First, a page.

I read the stories, too, and watch the never-ending TV “updates” that rarely add anything to what little we know. Then another story catches my eye from a newspaper in Michigan about two little boys in a small town, smaller than Newtown, smaller than my hometown, who went looking for crayfish in a nearby stream, the way little boys do, and found what they thought was an unusual rock. It turned out to be an ancient bone from a mastodon, some 13,000-14,000 years old.

“This has been a wonderful experience,” one of their mothers told the paper. “He’s been struggling in school and this has helped him with self-confidence and inspired him to learn more about science.”

I remember how we played and explored when we were young; how we found fossils, too, and sometimes an arrowhead, and I think of all those little kids now dead in Connecticut who will no longer have the chance to make discoveries like mine — never imagine, never explore, never be inspired, never get older. I put down the newspapers, turn off the TV and computer. Shattered.

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  • http://www.facebook.com/profile.php?id=1568582909 Rick Bauer

    When are you going to address the history of these shootings and the links to SSRIs?

  • Anonymous

    White house message phone line:

  • http://www.facebook.com/profile.php?id=639805927 Wolf Braun

    Cathal Kelly, writer for the Toronto Star wrote today:… “The great proletarian mob (Americans) will already have begun turning on each other. For all their obsession with the symbols of comity – flags at hall-mast, handwritten signs hung from front yard tree branches – America doesn’t get along very well. They’re probably the most divisive semi-functioning democracy on Earth. That’s the real root of America’s mass shooting problem. Guns are the necessary instruments. Paranoia is the cause. Americans don’t trust each other, or
    their institutions. So they need guns.”

  • http://www.facebook.com/awhitewolff April White-wolff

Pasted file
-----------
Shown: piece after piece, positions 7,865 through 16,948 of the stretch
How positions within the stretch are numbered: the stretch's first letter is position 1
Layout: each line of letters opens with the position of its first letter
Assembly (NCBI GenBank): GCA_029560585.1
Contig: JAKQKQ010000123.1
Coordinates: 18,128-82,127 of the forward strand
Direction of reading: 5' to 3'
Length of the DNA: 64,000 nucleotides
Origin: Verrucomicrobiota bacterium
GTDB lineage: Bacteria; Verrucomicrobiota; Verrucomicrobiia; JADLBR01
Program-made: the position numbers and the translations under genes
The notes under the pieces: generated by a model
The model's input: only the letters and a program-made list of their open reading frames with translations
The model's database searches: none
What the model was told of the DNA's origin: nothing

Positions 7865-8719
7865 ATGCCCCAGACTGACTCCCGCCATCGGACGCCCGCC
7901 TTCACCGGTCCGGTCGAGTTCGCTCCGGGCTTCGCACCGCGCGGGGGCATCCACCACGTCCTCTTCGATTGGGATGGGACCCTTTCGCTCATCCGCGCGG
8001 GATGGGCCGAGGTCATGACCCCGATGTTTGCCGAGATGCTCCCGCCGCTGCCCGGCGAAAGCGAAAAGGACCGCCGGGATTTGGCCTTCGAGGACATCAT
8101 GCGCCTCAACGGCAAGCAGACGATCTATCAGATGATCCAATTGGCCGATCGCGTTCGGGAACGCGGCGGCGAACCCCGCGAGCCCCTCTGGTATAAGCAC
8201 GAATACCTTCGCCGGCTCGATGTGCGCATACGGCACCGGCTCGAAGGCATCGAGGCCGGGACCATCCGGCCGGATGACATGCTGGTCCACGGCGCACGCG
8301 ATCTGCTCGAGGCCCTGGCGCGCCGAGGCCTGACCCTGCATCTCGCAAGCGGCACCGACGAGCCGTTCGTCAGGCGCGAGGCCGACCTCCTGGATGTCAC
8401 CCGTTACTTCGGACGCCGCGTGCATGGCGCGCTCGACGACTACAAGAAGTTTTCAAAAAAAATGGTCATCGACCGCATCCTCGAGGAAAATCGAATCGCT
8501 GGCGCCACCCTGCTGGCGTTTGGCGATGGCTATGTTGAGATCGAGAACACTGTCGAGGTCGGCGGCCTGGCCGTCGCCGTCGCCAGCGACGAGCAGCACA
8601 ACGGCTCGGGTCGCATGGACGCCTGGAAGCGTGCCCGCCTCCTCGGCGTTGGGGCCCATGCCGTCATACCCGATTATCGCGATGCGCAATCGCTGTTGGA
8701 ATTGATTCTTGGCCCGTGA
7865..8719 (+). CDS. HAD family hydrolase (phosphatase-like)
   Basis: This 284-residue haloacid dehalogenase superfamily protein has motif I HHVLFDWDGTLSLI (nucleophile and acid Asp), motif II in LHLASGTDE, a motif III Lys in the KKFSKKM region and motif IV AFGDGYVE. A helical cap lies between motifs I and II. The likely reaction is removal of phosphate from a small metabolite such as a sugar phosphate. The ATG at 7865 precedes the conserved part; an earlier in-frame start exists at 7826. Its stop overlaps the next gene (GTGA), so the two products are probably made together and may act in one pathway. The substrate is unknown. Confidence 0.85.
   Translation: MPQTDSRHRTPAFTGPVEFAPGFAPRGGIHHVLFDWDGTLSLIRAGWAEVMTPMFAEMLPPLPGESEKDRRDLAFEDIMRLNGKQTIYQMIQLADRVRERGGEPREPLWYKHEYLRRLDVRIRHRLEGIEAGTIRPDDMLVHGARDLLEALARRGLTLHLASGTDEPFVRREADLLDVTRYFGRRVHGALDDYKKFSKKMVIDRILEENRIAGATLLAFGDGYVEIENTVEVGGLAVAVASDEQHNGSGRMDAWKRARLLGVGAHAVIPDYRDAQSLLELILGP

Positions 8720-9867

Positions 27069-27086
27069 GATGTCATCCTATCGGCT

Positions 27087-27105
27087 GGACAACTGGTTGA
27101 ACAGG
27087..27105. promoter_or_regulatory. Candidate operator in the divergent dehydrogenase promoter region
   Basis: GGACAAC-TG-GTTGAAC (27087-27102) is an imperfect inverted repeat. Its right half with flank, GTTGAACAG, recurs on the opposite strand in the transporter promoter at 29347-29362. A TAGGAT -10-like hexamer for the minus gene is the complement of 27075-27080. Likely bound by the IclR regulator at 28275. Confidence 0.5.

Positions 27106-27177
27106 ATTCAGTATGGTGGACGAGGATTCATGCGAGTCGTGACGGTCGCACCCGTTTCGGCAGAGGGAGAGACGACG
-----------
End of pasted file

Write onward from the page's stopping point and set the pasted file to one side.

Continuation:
Good old Canadian self righteousness and schadenfreude!!! Funny, every summer when I visit my brother based in Newfoundland, I see many more flags than here in New York, or anywhere else in the US. Often hanging at half staff, for Canadian deaths in Afghanistan. (Are you aware one of the planes grounded in Heathrow for gel/liquid bombs, was headed for Canada?) I trust other Americans. I like other Americans. I talk to people everywhere. Including in good old anti American Canada. Where you make it quite obvious you don’t like us: why tourism is going down, not the economy. My brother blames the garbage collection system on America. If Canadians are superior, I ask him, why don’t they come up with something better? As for St Fidel, all problems there are our fault. Even though Fidel admitted his system “didn’t work”, my brother thinks when we get rid of the blockade, (which will happen as soon as elderly Cubans die), then whatever happens there will be, you guessed it, America’s fault too. Makes it so easy for everything to be America’s fault. The CBC uses America for bad, the city or state for good. “Great proletarian mob”? Don’t see any proletarian mob out my window, just people. Sort of like Canadians. Please keep your filthy tar sands oil, or send it to China. And stop killing wolves. Isn’t Harper fun?

  • DougM

    “Plenty of guns around”, but not as many as now and that does make a difference. Perhaps the other time when the guns to population ratio was this high was when the Europeans where taking the land form the original peoples of america and then more death and damage was inflicted via handling mishaps and internal shootings then were caused by the natives whose land was been taken.This is the culture of violence, perpetuated forward with the right to bear arms that has its origins in the settlement of north america, the first times family’s were shattered, but on a massive scale. The issue is the media will not reflect that, it might actually reduce the sell of weapons, and that is not the american way.